Hi friends! 👋🏻 Recently I’ve been thinking a lot about genre trends and whether certain tropes or whole genres will make a comeback in the future. A lot of people claim that “elevated horror” is the current big thing thanks to directors like Ari Aster (Hereditery, Midsommar) and some horror movies becoming more cinematic and focusing on psychological elements instead of physical horror, but I don’t really think that’s true.
The genres that are popular often reflect the world around us, with some genres being more trendy than others at certain times. Publishing and movie studios like money more than anything so they’ll pump out more and more of the current popular thing until general audiences get sick of it and want to see something else. Think the recent claims of “superhero burnout” or the resurgance in cosy crime books in the UK.
There are also genres that die off because of sociopolitical reasons; the messages and tropes that they promote just aren’t considered acceptable to modern audiences and the genre looks stuck in the past. I wouldn’t say that there are a lot of dead genres since genres as a whole tend to be evergreen, but tropes and subgenres are at risk of completely dying out and becoming relics of the past.
As a wee disclaimer: whether or not these genres are “dead” is entirely up to personal interpretation. While one genre may be completely dead to mainstream audiences, there will still be people writing things that are a part of that genre and keeping it alive in a different way.
Invasion fiction is a genre that is pretty much what it says on the tin: it’s about invasion. It was popular between the 1870s and the First World War and there are no prizes for guessing what happened during these two dates to make it a popular genre (I’ll give you a hint: it’s colonialism). They usually featured white countries like Britain, Frace, Germany, and the United States being invaded by people from “strange” countries but it has since become a staple subgenre of science fiction, with alien invasion stories being much more common.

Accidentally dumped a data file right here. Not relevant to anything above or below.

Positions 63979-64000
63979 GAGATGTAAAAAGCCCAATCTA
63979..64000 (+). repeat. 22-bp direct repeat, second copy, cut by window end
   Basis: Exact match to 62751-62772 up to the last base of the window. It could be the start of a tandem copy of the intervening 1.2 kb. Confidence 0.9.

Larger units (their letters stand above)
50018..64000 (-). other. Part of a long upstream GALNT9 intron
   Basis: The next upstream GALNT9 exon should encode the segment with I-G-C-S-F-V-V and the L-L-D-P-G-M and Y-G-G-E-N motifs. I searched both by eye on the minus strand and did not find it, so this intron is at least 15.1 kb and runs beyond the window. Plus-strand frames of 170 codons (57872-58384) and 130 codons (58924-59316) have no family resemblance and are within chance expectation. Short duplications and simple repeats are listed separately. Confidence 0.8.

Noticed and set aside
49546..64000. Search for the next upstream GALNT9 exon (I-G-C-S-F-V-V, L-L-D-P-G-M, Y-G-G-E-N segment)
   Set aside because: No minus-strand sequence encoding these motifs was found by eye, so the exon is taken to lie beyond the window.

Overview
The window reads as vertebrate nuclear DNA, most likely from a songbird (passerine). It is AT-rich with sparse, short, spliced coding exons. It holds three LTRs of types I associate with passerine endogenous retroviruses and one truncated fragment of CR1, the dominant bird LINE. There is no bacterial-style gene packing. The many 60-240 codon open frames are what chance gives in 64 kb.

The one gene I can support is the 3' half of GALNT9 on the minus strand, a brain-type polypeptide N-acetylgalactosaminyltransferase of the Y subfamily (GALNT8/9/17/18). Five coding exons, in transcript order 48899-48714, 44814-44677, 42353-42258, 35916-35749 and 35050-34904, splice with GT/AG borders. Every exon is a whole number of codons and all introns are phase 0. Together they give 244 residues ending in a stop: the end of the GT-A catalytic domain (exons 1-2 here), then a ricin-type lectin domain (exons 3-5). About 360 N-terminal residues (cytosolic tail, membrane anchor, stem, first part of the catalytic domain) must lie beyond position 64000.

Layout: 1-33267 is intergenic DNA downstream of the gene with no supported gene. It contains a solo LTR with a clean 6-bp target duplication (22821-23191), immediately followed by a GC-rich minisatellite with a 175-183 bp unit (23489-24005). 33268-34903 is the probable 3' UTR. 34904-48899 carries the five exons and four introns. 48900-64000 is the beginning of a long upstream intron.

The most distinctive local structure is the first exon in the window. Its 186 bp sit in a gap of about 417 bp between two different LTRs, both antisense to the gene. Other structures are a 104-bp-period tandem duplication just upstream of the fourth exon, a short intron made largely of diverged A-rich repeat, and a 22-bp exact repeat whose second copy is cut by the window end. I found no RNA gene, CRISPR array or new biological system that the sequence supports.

These stories have declined in popularity with the fall of colonialism but it did have a revival during the Cold War, when there were fears of Western countries being invaded by Eastern European countries at first, and then by Asian Communist countries like China, Vietnam, or Cambodia.
To my knowledge, not many straight invasion fiction books are published these days and those that do are usually through small underground presses and are extremely racist and not available to mainstream audiences.
Examples: The Battle of Dorking (George Tomkyns Chesney), The War of the Worlds (H.G. Wells), Sixth Column (Robert A. Heinlein).
Out of all the genres I’ve mentioned in this post, this one died off the earliest. Chivalric romance is arguably the original romance genre and was mainly popular in the Middle Ages an Early Modern Europe among noble courts. They were fantastical stories about brave knights going off on adventures to rescue noblemen or princesses or damsels in distress, and basically every single fairytale trope you can think of.
Probably the best-known chivalric romance is the Arthurian Legend but there are also romances about Charlamagne and Alexander the Great. The vast majority of these were told orally and are only available in manuscripts or in adaptations and the same story can appear in many different versions and locations.
The genre fell out of fashion around 1660 and was famously deconstructed by Miguel de Cervantes’ novel Don Quixote. Looking back on it, it’s not surprising to see why it’s unlikely the genre would ever make a comeback. People were getting tired of the ‘damsel in distress’ narrative long ago and now it’s often derided as being sexist.
Examples: parts of The Canterbury Tales (Geoffrey Chaucer), and that’s all I know of that’s of note.
It’s not always a good thing when a genre completely dies, but this is a case where it deserved to be completely killed. Plantation literature, also known as ‘anti-Tom literature’, was a genre in the 19th century that only existed to be racist and attempt to show the supposed benefits of slavery for Black Americans. The name ‘anti-Tom’ comes from Harriet Beecher Stowe’s book Uncle Tom’s Cabin which is an anti-slavery novel, and plantation literature was created in response by authors who thought that the claims made by Stowe were overblown and wrong.
Ultimately, those authors were wrong because Uncle Tom’s Cabin was very influential in starting debates about slavery in the United States and this racist trash heap of a genre was killed off by the American Civil War.
Examples: I’m not giving any examples of this trash, but I do know that one was made into a movie that glorified the US’ biggest domestic terrorist group and arguably influenced its revival (the one with the white hoods).